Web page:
Management of chronic hepatitis C in French departments of internal medicine and infectious diseases

CHRU de Strasbourg, Strasburg, Alsace, France
Epidemiology and Infection (Impact Factor: 2.49). 04/2005; 133(2):305-14. DOI: 10.1017/S0950268804003486
Source: PubMed

ABSTRACT This prospective, multicentre study was conducted during 2-30 April 2001 in the internal medicine/infectious diseases services in France and included data from 1858 hepatitis C virus (HCV)-infected patients, half of whom were HIV co-infected. The aims were to outline the type of pre-therapeutic evaluation of HCV infection performed (HCV RNA, genotype, liver biopsy); determine the proportion and characteristics of patients receiving antiviral treatment; and determine if any changes in these parameters had occurred between 1995 and 2001. Patients whom had a complete pre-therapeutic evaluation (39%, 709/1834) and received antiviral treatment (38%, 690/1830) were more likely to have abnormal liver biochemistry, cirrhosis and cryoglobulinaemia (P < 0.001). Injecting drug users and HIV-co-infected patients were less likely to have a complete pre-therapeutic evaluation or receive antiviral treatment (P < 0.001). A complete pre-therapeutic evaluation was more often performed in 2001 than in 1995 (39% vs. 6%, P < 0.001), including qualitative HCV RNA testing (91% vs. 68%, P < 0.001), genotyping (59% vs. 7%, P < 0.001) and a liver biopsy (60% vs. 29%, P < 0.001). The frequency of anti-HCV treatment approximately doubled between 1995 and 2001 (20% vs. 38%, P < 0001). Although adherence to consensus recommendations regarding pre-therapeutic evaluation is not ideal, a substantial improvement has occurred since 1995. Nevertheless, means of increasing the availability of antiviral therapies, particularly for patients with HIV co-infection or injecting drug use, require further study.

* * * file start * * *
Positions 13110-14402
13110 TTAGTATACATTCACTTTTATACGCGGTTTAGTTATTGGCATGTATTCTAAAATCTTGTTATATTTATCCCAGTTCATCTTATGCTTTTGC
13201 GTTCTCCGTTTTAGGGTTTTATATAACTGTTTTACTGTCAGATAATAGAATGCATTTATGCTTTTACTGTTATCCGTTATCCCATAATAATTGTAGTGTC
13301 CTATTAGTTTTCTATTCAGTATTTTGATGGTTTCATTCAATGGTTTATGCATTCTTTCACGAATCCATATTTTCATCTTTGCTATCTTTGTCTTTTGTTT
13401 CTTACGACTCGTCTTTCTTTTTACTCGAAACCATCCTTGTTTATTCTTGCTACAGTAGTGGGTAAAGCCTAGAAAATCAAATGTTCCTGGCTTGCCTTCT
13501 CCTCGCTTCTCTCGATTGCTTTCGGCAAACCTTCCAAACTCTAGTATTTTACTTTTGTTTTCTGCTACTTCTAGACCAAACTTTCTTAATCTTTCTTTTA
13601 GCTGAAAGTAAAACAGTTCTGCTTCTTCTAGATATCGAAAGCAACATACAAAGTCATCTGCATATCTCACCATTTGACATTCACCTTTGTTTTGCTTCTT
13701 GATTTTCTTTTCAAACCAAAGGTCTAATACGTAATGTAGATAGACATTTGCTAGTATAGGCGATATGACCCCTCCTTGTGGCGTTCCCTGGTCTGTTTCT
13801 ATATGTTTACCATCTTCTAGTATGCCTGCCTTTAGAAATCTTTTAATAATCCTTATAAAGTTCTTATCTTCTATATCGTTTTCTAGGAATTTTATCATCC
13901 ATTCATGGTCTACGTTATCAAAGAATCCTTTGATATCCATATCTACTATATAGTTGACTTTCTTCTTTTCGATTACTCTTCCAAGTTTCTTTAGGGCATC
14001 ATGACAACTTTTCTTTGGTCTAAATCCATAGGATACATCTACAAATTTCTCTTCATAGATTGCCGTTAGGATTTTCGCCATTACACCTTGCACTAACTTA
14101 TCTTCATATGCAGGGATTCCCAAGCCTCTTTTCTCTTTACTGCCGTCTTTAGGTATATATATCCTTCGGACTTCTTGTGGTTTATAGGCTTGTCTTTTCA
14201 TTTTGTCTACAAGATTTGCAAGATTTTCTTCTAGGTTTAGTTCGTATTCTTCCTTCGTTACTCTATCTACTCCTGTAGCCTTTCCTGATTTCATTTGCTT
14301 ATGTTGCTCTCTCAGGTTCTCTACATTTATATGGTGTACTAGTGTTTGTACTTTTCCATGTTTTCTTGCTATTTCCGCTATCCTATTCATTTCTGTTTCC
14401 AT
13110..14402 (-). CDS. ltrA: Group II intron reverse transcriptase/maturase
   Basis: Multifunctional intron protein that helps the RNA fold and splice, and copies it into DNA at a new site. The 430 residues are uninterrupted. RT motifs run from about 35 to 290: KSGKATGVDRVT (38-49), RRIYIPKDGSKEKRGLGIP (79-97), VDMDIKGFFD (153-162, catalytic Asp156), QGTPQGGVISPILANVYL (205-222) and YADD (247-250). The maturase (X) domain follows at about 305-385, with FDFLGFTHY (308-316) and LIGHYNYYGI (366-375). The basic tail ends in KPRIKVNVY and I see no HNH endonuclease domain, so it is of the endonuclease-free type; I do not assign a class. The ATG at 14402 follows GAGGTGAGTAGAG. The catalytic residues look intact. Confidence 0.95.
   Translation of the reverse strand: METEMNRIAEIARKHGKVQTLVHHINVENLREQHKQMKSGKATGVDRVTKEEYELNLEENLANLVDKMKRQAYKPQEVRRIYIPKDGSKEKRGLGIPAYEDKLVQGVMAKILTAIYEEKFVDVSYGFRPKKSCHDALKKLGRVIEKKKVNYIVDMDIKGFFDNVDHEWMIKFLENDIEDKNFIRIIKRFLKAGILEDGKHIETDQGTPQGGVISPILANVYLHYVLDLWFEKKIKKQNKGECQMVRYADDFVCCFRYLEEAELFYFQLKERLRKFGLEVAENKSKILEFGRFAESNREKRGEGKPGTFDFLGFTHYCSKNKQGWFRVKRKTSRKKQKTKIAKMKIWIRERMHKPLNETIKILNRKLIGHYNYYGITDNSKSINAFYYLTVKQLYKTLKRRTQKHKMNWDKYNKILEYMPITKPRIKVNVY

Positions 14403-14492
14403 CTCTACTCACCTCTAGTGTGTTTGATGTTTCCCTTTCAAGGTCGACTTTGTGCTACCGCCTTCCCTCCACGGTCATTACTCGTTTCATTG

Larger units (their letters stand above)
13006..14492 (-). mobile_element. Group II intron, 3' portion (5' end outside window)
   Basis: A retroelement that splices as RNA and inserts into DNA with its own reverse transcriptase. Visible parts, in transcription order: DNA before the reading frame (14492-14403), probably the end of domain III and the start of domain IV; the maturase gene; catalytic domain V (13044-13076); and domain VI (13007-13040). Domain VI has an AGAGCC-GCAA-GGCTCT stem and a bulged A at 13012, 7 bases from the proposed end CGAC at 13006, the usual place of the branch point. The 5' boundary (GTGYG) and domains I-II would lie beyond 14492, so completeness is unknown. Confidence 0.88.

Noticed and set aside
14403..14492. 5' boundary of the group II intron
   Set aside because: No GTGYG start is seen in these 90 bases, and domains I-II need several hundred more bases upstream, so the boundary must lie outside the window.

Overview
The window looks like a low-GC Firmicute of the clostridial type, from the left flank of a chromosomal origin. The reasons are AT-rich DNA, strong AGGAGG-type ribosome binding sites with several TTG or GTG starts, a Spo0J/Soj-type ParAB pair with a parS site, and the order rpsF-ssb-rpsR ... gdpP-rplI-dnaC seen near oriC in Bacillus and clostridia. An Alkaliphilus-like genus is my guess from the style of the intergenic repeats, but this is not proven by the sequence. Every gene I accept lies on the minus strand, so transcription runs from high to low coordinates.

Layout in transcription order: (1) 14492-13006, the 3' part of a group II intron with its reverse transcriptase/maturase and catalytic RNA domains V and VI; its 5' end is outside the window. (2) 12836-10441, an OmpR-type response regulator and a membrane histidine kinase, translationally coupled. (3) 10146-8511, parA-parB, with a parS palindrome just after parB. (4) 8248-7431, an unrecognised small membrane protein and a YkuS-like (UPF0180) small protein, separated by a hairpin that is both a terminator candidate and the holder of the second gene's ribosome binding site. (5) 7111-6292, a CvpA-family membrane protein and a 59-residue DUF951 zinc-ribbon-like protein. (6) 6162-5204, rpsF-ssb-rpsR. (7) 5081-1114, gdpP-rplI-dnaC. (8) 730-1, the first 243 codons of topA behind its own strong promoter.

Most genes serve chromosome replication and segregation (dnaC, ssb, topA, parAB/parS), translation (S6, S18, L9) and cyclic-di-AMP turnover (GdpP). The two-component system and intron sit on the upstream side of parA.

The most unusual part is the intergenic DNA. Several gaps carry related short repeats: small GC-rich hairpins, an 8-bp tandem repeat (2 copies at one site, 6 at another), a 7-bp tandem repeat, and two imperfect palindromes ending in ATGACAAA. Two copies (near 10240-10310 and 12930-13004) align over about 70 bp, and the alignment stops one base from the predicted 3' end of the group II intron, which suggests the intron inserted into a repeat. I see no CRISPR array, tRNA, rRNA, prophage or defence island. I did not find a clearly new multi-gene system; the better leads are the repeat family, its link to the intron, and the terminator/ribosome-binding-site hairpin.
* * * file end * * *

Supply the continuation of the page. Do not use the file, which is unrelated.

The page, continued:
Available from: Patrice P Cacoub, Jun 07, 2015
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    ABSTRACT: Background: People who inject drugs (PWID) are a key population affected by hepatitis C virus (HCV). Treatment options are improving and may enhance prevention; however access for PWID may be poor. The availability in the literature of information on seven main topic areas (incidence, chronicity, genotypes, HIV co-infection, diagnosis and treatment uptake, and burden of disease) to guide HCV treatment and prevention scale-up for PWID in the 27 countries of the European Union is systematically reviewed. Methods and Findings: We searched MEDLINE, EMBASE and Cochrane Library for publications between 1 January 2000 and 31 December 2012, with a search strategy of general keywords regarding viral hepatitis, substance abuse and geographic scope, as well as topic-specific keywords. Additional articles were found through structured email consultations with a large European expert network. Data availability was highly variable and important limitations existed in comparability and representativeness. Nine of 27 countries had data on HCV incidence among PWID, which was often high (2.7-66/100 person-years, median 13, Interquartile range (IQR) 8.7–28). Most common HCV genotypes were G1 and G3; however, G4 may be increasing, while the proportion of traditionally ‘difficult to treat’ genotypes (G1+G4) showed large variation (median 53, IQR 43–62). Twelve countries reported on HCV chronicity (median 72, IQR 64–81) and 22 on HIV prevalence in HCV-infected PWID (median 3.9%, IQR 0.2–28). Undiagnosed infection, assessed in five countries, was high (median 49%, IQR 38–64), while of those diagnosed, the proportion entering treatment was low (median 9.5%, IQR 3.5–15). Burden of disease, where assessed, was high and will rise in the next decade. Conclusion: Key data on HCV epidemiology, care and disease burden among PWID in Europe are sparse but suggest many undiagnosed infections and poor treatment uptake. Stronger efforts are needed to improve data availability to guide an increase in HCV treatment among PWID.
    PLoS ONE 07/2014; 9(7):e103345. DOI:10.1371/journal.pone.0103345 · 3.53 Impact Factor
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    Liver international: official journal of the International Association for the Study of the Liver 12/2013; 34(9). DOI:10.1111/liv.12388 · 4.41 Impact Factor
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